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Alleged assailant blames Fifty Shades of Grey for his attack

Maria Mora is a freelance writer and single mom fueled by coffee, questionable time management skills, toaster oven waffles and the color orange. She lives in Florida with her two young sons. If you see her on Twitter, tell her to stop p...

Dear rape suspect: Books don't make you assault women

In an event bound to ramp up the controversy surrounding Fifty Shades of Grey, a student body leader at the University of Illinois has been charged with sexual assault — and he's allegedly blaming the book.

Freshman Mohammad Hossain is behind bars with his bail set at $500,000 after prosecutors say he sexually assaulted a woman in his dorm room. The woman says she pleaded for him to stop as he beat her with a belt and his fists and then raped her.

Does this sound like the plot of Fifty Shades of Grey to you? As poorly executed as the BDSM scenes in the book may be, Fifty Shades is not a manual on how to rape. The foundation of the BDSM lifestyle is consent. No matter how extreme sex acts related to BDSM culture seem to those on the outside looking in, those acts are performed with the consent of both parties.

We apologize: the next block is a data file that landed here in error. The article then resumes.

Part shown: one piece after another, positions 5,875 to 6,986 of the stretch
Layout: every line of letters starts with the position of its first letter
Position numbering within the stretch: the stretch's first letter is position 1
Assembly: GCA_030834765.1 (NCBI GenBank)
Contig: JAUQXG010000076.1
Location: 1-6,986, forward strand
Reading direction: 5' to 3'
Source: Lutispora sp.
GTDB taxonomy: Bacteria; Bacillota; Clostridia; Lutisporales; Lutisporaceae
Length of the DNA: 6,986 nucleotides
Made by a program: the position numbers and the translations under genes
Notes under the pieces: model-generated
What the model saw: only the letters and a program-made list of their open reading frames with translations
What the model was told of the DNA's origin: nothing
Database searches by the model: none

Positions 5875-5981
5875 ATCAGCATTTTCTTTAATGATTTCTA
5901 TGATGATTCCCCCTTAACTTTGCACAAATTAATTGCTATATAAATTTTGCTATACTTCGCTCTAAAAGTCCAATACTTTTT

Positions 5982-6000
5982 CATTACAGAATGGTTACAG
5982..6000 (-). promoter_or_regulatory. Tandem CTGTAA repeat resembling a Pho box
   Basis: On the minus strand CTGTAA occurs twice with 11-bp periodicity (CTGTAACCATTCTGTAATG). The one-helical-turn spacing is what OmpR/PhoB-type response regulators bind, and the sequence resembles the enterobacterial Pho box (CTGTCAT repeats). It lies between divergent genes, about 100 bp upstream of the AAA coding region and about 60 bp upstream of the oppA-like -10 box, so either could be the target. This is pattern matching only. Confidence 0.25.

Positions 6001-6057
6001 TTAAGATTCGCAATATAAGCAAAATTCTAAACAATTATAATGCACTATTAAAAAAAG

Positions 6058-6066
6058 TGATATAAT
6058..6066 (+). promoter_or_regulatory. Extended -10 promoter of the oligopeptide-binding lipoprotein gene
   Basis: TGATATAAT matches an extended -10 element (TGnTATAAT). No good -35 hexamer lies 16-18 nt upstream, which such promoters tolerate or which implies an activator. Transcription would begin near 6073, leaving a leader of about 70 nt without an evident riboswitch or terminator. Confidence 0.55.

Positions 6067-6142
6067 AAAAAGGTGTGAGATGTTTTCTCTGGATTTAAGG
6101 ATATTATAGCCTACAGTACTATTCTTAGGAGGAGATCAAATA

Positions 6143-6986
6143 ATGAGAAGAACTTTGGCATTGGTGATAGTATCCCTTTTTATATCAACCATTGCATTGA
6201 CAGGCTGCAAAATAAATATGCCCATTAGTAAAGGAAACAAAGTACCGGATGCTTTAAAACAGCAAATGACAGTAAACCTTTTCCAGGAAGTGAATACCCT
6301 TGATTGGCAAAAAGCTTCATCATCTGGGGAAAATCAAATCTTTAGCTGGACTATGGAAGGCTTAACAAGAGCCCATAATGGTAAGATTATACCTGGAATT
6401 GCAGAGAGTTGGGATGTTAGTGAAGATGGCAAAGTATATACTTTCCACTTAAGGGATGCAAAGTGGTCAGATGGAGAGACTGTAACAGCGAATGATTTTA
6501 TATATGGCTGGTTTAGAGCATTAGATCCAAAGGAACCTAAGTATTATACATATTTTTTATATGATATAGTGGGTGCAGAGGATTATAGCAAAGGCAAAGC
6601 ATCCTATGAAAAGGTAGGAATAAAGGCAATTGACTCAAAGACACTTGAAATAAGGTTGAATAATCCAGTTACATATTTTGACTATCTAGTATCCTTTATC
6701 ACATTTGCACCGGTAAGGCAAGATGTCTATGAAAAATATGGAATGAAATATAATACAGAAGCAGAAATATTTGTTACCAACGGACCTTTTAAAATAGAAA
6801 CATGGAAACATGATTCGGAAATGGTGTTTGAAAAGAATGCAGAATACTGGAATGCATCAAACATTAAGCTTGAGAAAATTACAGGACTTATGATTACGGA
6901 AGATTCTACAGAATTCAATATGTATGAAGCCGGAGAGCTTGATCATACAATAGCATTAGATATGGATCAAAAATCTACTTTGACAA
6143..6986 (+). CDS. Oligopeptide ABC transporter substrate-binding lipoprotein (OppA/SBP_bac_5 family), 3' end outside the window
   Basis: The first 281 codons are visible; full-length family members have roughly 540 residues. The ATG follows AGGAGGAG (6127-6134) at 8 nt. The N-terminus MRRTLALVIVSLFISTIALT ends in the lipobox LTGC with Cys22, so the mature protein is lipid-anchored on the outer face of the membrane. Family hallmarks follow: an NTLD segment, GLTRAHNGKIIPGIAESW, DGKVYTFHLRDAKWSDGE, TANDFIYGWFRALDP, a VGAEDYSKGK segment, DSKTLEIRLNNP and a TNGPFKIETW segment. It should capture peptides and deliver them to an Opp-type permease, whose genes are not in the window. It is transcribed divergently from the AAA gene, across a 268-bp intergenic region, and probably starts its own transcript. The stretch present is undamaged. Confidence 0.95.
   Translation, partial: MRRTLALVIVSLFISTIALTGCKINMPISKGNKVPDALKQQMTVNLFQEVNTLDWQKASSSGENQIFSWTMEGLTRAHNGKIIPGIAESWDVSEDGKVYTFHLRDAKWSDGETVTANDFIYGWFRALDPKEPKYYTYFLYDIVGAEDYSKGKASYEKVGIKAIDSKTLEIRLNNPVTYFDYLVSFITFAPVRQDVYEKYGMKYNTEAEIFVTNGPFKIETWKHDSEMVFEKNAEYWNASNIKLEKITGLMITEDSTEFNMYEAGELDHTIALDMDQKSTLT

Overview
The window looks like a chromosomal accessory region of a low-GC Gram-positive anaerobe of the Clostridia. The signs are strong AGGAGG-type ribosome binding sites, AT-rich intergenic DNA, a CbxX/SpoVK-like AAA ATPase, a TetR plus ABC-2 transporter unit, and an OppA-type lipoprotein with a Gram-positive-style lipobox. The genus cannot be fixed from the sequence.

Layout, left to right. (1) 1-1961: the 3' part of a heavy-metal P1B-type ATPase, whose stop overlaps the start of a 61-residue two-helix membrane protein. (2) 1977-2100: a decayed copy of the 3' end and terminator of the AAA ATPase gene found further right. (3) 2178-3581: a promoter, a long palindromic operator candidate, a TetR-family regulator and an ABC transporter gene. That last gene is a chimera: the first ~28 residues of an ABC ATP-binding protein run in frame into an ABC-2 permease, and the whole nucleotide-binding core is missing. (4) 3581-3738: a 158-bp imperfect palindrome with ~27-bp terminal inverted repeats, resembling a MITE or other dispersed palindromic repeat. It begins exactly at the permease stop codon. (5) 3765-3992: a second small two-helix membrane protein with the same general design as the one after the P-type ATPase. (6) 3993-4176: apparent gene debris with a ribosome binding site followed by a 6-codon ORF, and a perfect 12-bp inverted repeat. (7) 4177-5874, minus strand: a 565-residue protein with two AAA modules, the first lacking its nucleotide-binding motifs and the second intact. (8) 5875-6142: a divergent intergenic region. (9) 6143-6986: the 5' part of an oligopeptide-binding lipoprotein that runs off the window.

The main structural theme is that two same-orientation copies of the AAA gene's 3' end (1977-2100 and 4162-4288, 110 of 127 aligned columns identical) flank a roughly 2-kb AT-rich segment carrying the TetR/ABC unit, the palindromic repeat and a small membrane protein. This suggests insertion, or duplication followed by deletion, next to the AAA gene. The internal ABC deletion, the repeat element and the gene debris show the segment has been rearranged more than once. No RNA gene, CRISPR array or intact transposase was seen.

Consent. It can't be emphasized enough. Consent is critical whether you're testing the BDSM waters or having perfectly vanilla sex with your spouse.

And according to allegations against Mohammad Hossain, he not only failed to get consent from the woman he assaulted, he repeatedly ignored her desperate pleas and attempts to escape him. Blaming scenes from Fifty Shades of Grey is a disgusting cop-out. It's a particularly bizarre — but not unsurprising — effort to deflect the blame when it comes to rape. This is rape culture at its very worst. But let's be clear: It's just as ludicrous to blame an rape on an erotic work of fiction as it would be to blame violence on Warner Brothers cartoons.

Our thoughts are with the 19-year-old student who went through this ordeal and had the courage to share it with another person, who contacted the police. Keep in mind that almost 70 percent of rapes go unreported to the authorities. Hossain's victim not only has to deal with the assault, but the storm of unnecessary commentary linking what happened to a popular film and movie. Let's place the blame firmly where it lies — in the choices made by her alleged assailant.

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